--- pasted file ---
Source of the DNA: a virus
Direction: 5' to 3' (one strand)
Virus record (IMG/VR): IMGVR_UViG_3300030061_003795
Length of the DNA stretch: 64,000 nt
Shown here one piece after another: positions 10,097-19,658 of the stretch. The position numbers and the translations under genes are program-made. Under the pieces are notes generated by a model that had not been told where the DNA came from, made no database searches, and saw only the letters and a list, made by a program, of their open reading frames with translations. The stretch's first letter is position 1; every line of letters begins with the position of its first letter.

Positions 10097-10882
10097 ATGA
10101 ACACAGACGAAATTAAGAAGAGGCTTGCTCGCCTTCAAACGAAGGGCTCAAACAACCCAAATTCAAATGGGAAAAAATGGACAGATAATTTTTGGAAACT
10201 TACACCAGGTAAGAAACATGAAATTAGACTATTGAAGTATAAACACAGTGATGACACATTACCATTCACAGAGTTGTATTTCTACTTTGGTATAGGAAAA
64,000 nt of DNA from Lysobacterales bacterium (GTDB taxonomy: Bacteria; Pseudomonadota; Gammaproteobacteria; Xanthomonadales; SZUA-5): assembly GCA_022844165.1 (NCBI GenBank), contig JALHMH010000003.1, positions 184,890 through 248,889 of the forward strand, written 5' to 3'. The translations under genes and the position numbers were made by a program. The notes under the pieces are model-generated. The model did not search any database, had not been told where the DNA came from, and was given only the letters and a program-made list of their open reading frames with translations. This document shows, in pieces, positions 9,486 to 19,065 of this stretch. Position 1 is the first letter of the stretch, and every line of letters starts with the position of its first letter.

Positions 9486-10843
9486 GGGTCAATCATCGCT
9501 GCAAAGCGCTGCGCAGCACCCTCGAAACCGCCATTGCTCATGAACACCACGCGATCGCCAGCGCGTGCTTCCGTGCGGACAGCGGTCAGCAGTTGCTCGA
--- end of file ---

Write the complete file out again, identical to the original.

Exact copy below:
Source of the DNA: a virus
Direction: 5' to 3' (one strand)
Virus record (IMG/VR): IMGVR_UViG_3300030061_003795
Length of the DNA stretch: 64,000 nt
Shown here one piece after another: positions 10,097-19,658 of the stretch. The position numbers and the translations under genes are program-made. Under the pieces are notes generated by a model that had not been told where the DNA came from, made no database searches, and saw only the letters and a list, made by a program, of their open reading frames with translations. The stretch's first letter is position 1; every line of letters begins with the position of its first letter.

Positions 10097-10882
10097 ATGA
10101 ACACAGACGAAATTAAGAAGAGGCTTGCTCGCCTTCAAACGAAGGGCTCAAACAACCCAAATTCAAATGGGAAAAAATGGACAGATAATTTTTGGAAACT
10201 TACACCAGGTAAGAAACATGAAATTAGACTATTGAAGTATAAACACAGTGATGACACATTACCATTCACAGAGTTGTATTTCTACTTTGGTATAGGAAAA
64,000 nt of DNA from Lysobacterales bacterium (GTDB taxonomy: Bacteria; Pseudomonadota; Gammaproteobacteria; Xanthomonadales; SZUA-5): assembly GCA_022844165.1 (NCBI GenBank), contig JALHMH010000003.1, positions 184,890 through 248,889 of the forward strand, written 5' to 3'. The translations under genes and the position numbers were made by a program. The notes under the pieces are model-generated. The model did not search any database, had not been told where the DNA came from, and was given only the letters and a program-made list of their open reading frames with translations. This document shows, in pieces, positions 9,486 to 19,065 of this stretch. Position 1 is the first letter of the stretch, and every line of letters starts with the position of its first letter.

Positions 9486-10843
9486 GGGTCAATCATCGCT
9501 GCAAAGCGCTGCGCAGCACCCTCGAAACCGCCATTGCTCATGAACACCACGCGATCGCCAGCGCGTGCTTCCGTGCGGACAGCGGTCAGCAGTTGCTCGA